Embrace the creative divide

Vintage and reclaimed pieces are super popular right now. The patina and character found on older items just can’t be reproduced or matched.

There are many ways to incorporate vintage items into your home’s design and interior architecture and they quickly become focal points in a room.

A client recently hired me to build a partition wall for their front room. Years ago they had knocked out all the walls to make the space open-concept, but over time they realized that they wanted some separation between the entry and the living space.

Christine Roberts created this divider to separate an entry from a living room. It was built from vintage parts including stained glass windows, an old door, and a pair of columns to finish off the ends. PHOTO: Christine Roberts
Christine Roberts created this divider to separate an entry from a living room. It was built from vintage parts including stained glass windows, an old door, and a pair of columns to finish off the ends.
PHOTO: Christine Roberts

We tossed around several ideas including half walls, barn door-style sliding walls, or just a plain solid wall built back into the space. Nothing really felt quite right for the space and their style (vintage, chippy chic). The client quite nicely left me to ruminate for a while … a long while … and I kept trying to find the right item or piece to solve the problem.

Nothing really leapt out at me until one of my vendors at the Leslieville Flea walked in one Sunday with several stained glass windows. The client had actually seen a wall done in old windows and thought it would be great if we could incorporate something like that in the space so it just seemed fated.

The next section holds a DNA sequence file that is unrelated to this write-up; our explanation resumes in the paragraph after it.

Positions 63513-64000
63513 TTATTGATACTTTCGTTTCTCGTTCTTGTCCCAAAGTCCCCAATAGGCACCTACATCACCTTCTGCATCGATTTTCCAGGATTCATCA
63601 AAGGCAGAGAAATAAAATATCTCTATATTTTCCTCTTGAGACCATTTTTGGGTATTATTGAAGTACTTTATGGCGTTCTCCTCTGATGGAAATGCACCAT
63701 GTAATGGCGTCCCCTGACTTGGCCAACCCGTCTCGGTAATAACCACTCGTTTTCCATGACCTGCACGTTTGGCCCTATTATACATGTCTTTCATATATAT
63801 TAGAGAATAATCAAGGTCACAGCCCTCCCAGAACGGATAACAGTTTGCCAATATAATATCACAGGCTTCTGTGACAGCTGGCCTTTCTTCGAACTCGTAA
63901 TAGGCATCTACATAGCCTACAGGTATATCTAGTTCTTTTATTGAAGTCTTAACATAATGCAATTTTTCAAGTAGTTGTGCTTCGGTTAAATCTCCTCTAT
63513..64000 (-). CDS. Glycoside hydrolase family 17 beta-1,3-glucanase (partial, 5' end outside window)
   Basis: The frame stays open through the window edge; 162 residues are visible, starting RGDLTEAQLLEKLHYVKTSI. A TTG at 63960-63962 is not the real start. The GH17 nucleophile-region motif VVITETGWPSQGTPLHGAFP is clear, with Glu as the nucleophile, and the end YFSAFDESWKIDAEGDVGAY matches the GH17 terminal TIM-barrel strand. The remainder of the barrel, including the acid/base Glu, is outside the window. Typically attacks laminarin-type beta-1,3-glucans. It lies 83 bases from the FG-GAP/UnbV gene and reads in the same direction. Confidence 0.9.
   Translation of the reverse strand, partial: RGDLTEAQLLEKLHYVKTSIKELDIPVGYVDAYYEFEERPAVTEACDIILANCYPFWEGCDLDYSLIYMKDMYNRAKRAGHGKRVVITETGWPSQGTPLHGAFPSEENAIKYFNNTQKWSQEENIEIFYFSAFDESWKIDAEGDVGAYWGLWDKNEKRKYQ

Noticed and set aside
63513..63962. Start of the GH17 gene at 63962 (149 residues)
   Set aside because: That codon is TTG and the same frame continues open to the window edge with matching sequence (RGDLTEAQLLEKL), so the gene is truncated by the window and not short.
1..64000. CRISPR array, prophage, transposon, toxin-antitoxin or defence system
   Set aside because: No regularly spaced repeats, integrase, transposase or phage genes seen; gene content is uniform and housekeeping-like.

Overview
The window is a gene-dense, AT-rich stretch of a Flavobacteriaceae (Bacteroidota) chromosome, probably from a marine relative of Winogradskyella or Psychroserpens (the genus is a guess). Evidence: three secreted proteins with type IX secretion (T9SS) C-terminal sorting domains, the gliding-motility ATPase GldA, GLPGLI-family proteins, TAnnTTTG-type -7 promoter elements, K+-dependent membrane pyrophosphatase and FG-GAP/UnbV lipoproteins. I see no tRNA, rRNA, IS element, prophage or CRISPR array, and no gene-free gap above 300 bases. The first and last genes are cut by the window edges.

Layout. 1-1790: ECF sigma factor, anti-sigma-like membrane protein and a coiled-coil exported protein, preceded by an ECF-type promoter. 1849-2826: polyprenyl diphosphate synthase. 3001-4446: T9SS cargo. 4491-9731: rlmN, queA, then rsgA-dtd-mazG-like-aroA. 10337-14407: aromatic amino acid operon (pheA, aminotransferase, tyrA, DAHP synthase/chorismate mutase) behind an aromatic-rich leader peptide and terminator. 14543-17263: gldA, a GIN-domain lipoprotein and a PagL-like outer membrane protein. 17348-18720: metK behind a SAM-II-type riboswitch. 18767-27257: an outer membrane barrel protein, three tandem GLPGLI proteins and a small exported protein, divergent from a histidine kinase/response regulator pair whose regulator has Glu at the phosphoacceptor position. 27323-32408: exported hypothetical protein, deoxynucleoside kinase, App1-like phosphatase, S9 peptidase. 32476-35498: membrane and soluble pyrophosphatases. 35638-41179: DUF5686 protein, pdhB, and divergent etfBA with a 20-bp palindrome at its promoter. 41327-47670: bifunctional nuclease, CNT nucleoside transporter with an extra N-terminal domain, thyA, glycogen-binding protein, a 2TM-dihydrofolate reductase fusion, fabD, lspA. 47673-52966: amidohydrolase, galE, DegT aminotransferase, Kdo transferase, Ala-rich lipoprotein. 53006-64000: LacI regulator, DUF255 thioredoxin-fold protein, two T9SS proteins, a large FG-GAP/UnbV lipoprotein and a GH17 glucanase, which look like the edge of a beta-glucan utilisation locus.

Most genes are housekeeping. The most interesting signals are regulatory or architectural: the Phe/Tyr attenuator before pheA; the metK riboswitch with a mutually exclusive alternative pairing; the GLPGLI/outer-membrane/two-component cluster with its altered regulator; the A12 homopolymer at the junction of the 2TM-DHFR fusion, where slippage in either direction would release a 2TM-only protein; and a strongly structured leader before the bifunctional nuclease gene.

I started drawing up how to make this “wall” come to life. Knowing the requested dimensions of the wall to be built, I started laying out how the windows would fit and then tried to figure out what to use to fill in the rest of the space.

We needed something to use as a base for the windows and then something else to fill in for the length of the wall. A door turned on its side almost perfectly fit the equation. We even kept some of the hardware on it for more character. Add reclaimed timber on each end and we had our desired length for the base.

I wanted something really great to frame those amazing windows, so I started looking for columns to put on either side.

Searching vintage sites on Facebook provided me with a dealer who was selling these guys – tons of character and they would really set off the windows perfectly.

Put all these elements together and you end up with a wall that is completely unique, original, and striking. It would have been easy to just build a wall out of wood and drywall and paint to match the room, but with a little patience and creativity we ended up with something that fits the room, is functional and really makes a statement all at the same time.

Don’t be afraid to think creatively and use pieces for something other than their intended purpose. Instead of heading to a big box store for your next renovation or design project try visiting a salvage shop, antique shop or flea market to find materials to use in your home. Not only is it environmentally responsible to reduce and reuse materials, the end result will be much more unique and interesting and truly reflect your style.

The Leslieville Flea is moving back outdoors to The Ashbridge Estate at 1444 Queen St. E. on the third Sunday of each month from June through October. The first Flea is June 21. Stop by and see if you don’t find something to use in your own home!

 

Christine Roberts is a stylist and interior designer. An avid vintage collector, she makes furniture and home accessories from reclaimed materials and co-founded The Leslieville Flea.

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